The Planets for April 2016
Making a return to the evening twilight sky this month,
Mercury will be hard to spot for the entire month. It reaches
its greatest elongation east of the Sun on the 18th but
because of the very sharp angle of the ecliptic to the horizon
it will be hard to spot in the twilight sky, setting less than
one hour later than the sun. On the 9th the two day old
crescent Moon will be ten degrees to the east of Mercury and
much easier to observe than the planet. On the same evening
the 8.4 magnitude asteroid 4 Vesta will be 1.5 degrees to the
east of the Moon.
"Morning Star" rises 1 hour and 30 minutes before
the Sun at the beginning of April and best observed early in
the month as by the end of the month rises only 45 minutes
earlier than the Sun. The waning crescent Moon is five degrees
to the west of Venus on the 6th of the month.
The separation between these two planets does not alter
greatly for the entire month of April remaining no more than
nine degrees apart for the entire month. Mars begins the month
in Scorpius, moving into Ophiuchus where it joins Saturn on
the 3rd of the month, returning to Scorpius on the last day of
the month. The very subtle yellow tint of Saturn should help
to identify it whereas there is no mistaking the ruddy glow of
Mars. Don't confuse Mars with the Scorpion's brightest star
Antares which on the 26th is separated by less than five
degrees from the red planet, Mars being the brightest of the
pair. Antares gets its ancient Greek name because of its
similarity in colour to Mars the name meaning "rival of
Mars". Mars rises at 9:50pm A.E.S.T at the beginning of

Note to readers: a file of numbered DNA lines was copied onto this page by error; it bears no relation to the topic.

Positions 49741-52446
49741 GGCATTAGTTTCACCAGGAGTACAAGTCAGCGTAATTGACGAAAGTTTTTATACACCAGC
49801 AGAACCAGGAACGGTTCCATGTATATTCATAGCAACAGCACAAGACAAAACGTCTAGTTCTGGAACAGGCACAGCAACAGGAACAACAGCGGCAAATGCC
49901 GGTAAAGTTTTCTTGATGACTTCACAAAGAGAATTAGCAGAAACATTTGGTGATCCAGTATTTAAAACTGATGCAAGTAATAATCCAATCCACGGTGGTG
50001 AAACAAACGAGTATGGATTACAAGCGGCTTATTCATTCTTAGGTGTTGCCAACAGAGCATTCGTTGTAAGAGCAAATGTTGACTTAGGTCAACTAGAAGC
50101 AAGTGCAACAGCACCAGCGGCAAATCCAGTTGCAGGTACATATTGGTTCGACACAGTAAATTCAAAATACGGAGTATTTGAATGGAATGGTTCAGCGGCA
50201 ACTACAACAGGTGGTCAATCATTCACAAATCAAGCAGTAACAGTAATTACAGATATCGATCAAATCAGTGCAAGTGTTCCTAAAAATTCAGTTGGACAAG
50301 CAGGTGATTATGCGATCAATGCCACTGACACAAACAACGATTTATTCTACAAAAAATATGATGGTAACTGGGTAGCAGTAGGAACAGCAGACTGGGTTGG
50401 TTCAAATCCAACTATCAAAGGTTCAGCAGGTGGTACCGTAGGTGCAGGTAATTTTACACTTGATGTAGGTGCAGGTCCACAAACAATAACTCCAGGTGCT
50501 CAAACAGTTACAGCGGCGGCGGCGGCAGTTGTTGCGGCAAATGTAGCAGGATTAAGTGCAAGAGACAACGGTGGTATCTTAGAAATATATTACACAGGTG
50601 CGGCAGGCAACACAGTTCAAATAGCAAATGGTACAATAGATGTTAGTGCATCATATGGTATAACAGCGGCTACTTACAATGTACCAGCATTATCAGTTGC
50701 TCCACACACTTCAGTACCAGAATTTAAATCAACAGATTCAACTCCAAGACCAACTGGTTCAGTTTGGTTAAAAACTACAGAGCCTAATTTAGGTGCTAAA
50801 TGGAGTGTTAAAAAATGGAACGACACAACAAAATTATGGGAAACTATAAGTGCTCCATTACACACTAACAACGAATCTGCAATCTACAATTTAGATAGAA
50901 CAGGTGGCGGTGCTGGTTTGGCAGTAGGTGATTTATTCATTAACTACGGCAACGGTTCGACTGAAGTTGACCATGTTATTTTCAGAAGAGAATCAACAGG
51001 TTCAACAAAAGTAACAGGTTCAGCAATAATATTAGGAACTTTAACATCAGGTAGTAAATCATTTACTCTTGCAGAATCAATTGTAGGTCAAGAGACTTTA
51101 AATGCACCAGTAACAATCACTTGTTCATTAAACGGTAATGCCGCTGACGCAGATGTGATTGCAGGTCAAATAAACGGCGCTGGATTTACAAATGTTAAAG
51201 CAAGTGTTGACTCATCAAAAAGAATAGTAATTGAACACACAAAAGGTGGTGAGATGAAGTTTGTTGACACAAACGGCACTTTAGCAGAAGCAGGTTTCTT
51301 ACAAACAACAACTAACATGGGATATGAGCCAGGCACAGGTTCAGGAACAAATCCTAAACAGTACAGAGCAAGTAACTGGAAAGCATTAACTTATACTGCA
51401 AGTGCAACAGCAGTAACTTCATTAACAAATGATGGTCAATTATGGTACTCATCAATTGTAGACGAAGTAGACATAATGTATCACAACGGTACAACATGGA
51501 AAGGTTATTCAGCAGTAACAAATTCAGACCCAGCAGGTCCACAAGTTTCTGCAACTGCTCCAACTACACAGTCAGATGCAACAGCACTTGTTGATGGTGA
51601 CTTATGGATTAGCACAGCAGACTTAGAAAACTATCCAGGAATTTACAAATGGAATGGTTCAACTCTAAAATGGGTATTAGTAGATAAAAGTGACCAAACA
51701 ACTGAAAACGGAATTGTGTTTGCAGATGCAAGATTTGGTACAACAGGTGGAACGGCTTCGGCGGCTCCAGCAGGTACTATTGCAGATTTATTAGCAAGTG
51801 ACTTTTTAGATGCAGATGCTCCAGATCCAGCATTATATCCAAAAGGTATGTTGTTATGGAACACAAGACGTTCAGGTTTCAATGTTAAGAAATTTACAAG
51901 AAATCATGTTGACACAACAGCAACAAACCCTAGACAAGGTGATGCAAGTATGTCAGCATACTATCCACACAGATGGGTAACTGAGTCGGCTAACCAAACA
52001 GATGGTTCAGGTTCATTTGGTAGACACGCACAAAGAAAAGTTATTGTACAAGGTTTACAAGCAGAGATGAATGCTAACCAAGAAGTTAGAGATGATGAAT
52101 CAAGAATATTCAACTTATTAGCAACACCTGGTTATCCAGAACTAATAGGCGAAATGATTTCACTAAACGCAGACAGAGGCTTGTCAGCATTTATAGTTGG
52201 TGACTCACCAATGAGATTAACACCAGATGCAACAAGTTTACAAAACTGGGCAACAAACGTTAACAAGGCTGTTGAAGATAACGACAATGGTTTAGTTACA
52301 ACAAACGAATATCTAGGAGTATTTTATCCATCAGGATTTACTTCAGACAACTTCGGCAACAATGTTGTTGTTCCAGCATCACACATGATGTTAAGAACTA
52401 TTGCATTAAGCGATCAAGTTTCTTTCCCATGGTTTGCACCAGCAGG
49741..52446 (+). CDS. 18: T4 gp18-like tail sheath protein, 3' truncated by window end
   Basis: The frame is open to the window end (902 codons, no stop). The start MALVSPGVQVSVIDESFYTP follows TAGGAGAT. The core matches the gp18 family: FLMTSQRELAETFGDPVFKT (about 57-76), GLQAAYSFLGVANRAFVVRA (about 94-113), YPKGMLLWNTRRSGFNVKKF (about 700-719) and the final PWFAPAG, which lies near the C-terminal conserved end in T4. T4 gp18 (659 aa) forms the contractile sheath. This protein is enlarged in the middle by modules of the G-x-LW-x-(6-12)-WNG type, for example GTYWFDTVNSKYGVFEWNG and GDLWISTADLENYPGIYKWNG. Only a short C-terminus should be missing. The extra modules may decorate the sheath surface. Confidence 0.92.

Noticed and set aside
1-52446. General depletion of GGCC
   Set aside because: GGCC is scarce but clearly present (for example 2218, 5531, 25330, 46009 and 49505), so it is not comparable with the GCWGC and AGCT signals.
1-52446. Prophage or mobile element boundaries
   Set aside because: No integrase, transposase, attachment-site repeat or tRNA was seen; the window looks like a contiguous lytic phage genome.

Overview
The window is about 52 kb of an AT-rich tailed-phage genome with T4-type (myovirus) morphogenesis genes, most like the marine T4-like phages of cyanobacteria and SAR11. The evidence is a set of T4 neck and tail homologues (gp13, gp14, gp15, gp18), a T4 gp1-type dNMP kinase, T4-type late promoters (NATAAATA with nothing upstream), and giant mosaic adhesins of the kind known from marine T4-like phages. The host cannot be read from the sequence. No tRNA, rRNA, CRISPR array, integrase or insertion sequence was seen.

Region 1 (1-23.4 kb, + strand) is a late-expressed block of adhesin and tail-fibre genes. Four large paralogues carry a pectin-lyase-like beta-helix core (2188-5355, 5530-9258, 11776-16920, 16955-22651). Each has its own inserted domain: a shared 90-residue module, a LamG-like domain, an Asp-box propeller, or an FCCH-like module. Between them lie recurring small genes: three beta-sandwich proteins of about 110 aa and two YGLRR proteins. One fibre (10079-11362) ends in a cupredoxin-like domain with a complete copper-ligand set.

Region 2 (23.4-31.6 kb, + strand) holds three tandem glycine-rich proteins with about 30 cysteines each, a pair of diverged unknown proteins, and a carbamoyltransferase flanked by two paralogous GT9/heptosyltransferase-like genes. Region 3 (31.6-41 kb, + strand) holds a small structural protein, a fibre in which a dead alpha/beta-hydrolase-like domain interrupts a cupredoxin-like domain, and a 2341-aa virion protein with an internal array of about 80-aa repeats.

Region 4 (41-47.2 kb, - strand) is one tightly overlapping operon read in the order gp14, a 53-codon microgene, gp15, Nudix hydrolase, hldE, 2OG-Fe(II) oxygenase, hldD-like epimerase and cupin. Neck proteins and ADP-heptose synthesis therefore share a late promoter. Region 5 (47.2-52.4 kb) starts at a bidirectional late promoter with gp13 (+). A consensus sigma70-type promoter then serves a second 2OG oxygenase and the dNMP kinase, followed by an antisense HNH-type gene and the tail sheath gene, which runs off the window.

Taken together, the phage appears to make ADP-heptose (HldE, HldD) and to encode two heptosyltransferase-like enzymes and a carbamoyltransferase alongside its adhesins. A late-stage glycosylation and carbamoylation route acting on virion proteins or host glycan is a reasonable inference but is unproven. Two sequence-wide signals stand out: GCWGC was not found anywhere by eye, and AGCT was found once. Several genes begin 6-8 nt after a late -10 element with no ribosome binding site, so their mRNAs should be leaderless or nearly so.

the month, rising four minutes earlier each day as the month
progresses until by the end of the month it will rise at
7:50pm A.E.S.T. The waning gibbous Moon will be in the
vicinity of the pair on the 24th and 25th.
The giant planet will be high in the eastern sky after the Sun
has set at the beginning of April and continues on its
retrograde motion against the background stars in the
constellation, Leo. On the 18th the waxing gibbous Moon will
be just three degrees from the planet. It's a great exercise
to watch the changing positions of the Galilean moons over a
few nights and on the 12th and 13th a seventh magnitude star
will be posing as a fifth moon.
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The Planets for May 2016
Hidden in the glare of the western twilight at the beginning
of May, Mercury is on its way to transit the face of the Sun
on the 10th of the month. However this transit will not be
visible from Australia; the next transit visible in this
country will be in 2032. Mercury enters the morning sky after
the 10th but best observed toward the end of May when it will
be rising almost two hours before the Sun among the faint
stars of Aries.
close to the Sun for safe observation this month.
Still retrograding in Scorpius this month, Mars begins the
month five degrees from its rival the red giant star, Antares
and will be a full magnitude brighter than the star. The red
planet is at opposition with the Sun on the 22nd when it will
cross the meridian at midnight and makes its closest approach